How to repair a lawn damaged by the cold weather - Lawn Solutions Australia

How to repair a lawn damaged by the cold weather

Your lawn can come out of winter with the colour and liveliness of a rubber chicken. So if you want to give it a flying start to spring read on.

Winter Desiccation:

Commonly known in the turf industry as winter kill, winter desiccation is a general term for turf dying in extremely cold temperatures. Severe moisture loss occurs when water in the grass is lost faster than it is replaced.

Desiccation can occur on turf any time of year, but winter kill happens for a variety of reasons during the cooler months, including crown hydration, low temperature kill and ice encasement.

No turfgrass is immune to winter desiccation. You can tell it is occurring as the turf grass leaves will start to appear yellow and look dead. This can sometimes lead to the roots and crown of the plant also dying. This is due to it not being able to replace the moisture loss it endures in extreme temperatures.

Frost Damage:

Frost damage is the most commonly seen issue in Australian turf grass in the cooler months. Whenever grass becomes colder than the surrounding air on cold, clear nights this is when frost can occur.

Frost damage causes the leaf blade to lose colour for a period of time but will rarely kill the turf. It almost always recovers to 100% once the weather warms up again in spring.

Warm season turf grass varieties are most susceptible to frost damage, but cool season grasses are not totally immune in severe temperatures.

Turf will recover by itself naturally from frost damage, but you can minimise the damage by staying off your frosted lawn, irrigating the frost off or using a natural turf grass colourant such as ColourGuard.

Crown Hydration:

One of the main factors why turfgrass suffers from winter kill (dying off and turning yellow in freezing temperatures, not that common in Australia as it doesn’t get cold enough) is crown hydration.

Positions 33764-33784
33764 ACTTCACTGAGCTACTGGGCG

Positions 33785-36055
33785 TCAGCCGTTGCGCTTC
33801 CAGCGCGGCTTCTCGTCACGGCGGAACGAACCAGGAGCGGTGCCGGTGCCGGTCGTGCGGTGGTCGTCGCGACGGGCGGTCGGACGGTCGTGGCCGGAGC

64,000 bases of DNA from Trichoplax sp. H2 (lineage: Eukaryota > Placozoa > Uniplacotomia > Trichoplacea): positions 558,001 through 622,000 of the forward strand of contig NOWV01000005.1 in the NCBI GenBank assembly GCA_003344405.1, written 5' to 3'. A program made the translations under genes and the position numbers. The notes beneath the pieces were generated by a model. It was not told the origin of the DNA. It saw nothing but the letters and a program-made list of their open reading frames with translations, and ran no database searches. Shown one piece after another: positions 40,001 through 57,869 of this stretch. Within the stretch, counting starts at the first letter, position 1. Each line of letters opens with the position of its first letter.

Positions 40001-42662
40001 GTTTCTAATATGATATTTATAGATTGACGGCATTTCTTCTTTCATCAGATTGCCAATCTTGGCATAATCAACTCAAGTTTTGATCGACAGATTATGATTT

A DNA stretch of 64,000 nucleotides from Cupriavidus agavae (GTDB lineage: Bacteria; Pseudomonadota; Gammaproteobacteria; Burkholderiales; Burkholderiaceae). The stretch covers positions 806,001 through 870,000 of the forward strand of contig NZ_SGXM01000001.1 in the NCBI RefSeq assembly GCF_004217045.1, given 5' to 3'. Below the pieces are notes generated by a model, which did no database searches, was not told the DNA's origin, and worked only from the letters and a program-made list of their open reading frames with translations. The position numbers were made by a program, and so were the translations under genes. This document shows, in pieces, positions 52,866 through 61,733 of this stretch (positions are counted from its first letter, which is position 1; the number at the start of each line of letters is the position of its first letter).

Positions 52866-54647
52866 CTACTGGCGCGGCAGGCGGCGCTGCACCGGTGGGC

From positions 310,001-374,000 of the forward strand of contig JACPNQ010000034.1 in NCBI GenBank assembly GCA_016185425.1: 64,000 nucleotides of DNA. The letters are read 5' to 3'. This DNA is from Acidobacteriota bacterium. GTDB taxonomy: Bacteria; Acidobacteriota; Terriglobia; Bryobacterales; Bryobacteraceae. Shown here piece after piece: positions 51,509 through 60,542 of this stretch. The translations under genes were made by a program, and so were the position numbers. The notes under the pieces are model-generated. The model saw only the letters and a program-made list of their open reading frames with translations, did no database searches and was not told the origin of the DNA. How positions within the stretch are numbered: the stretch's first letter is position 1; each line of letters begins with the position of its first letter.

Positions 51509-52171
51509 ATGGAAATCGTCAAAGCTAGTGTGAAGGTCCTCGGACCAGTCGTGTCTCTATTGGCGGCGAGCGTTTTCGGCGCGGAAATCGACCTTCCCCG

Crown hydration normally occurs in late winter/early spring when the days and soil temperature warm up. The turf starts absorbing moisture again, and then is hit soon after with freezing temperatures, so that moisture that hasn’t drained away freezes on the turf.  Ice then forms on the crown of the plant and causes the cells to rupture, which kills the plant.

Crown hydration normally happens in turf growing in heavy soils which hold moisture as opposed to free draining sand profiles.

Snow Mould:

Again, not so common in Australia is snow mould. Snow mould is a disease caused when snow sits on turf grass for a period of time.

This will generally only occur when the ground isn’t completely frozen, but still has snow sitting on it. Snow mould causes circle patches in lawns ranging from a couple of cm to 30cm in diameter. There are two types of snow mould, grey and pink. Grey is less damaging and will only burn the leaf of the grass. Pink is far more severe and will kill the crown and roots of the turf. Both grey and pink snow mould are unique diseases as they can survive the summer months under the ground or in plant debris.

Methods of Repair

Returfing or reseeding: This is the most common method for repairing severely winter damaged turf. Returfing is best done in spring once the weather warms up. This involves removing any dead grass matter, reconditioning and levelling the soil and then laying turf over the top.

Reseeding can be done during the cooler months if it is a cool season turf and involves the same process as returfing, but involves broadcasting seed as opposed to laying turf.

Feed: You should always fertilise your lawn coming out of winter once the weather warms up. Fertilising will provide vital micro and macronutrients to your turf lost over the harsh winter months. Nitrogen rich fertiliser will also help your lawn to repair any damage which may have occurred.

Dethatch: Dethatching when the weather warms up is a great way to generate new growth in your lawn and to remove any dead matter that may be there after winter damage.

Dethatching can be done on all warm season varieties and can be done using a scarifying machine. It can also be done by lowering the height of your mower and scalping your lawn. Always be sure to only scalp right to the ground if you have a rhizomatous turf variety (roots in the ground) like couch, kikuyu or zoysia. If you have a buffalo lawn, do not scalp as low and make sure you can still see turf runners on top of the soil.

Now you know how, transform your lawn from fowl to fabulous.

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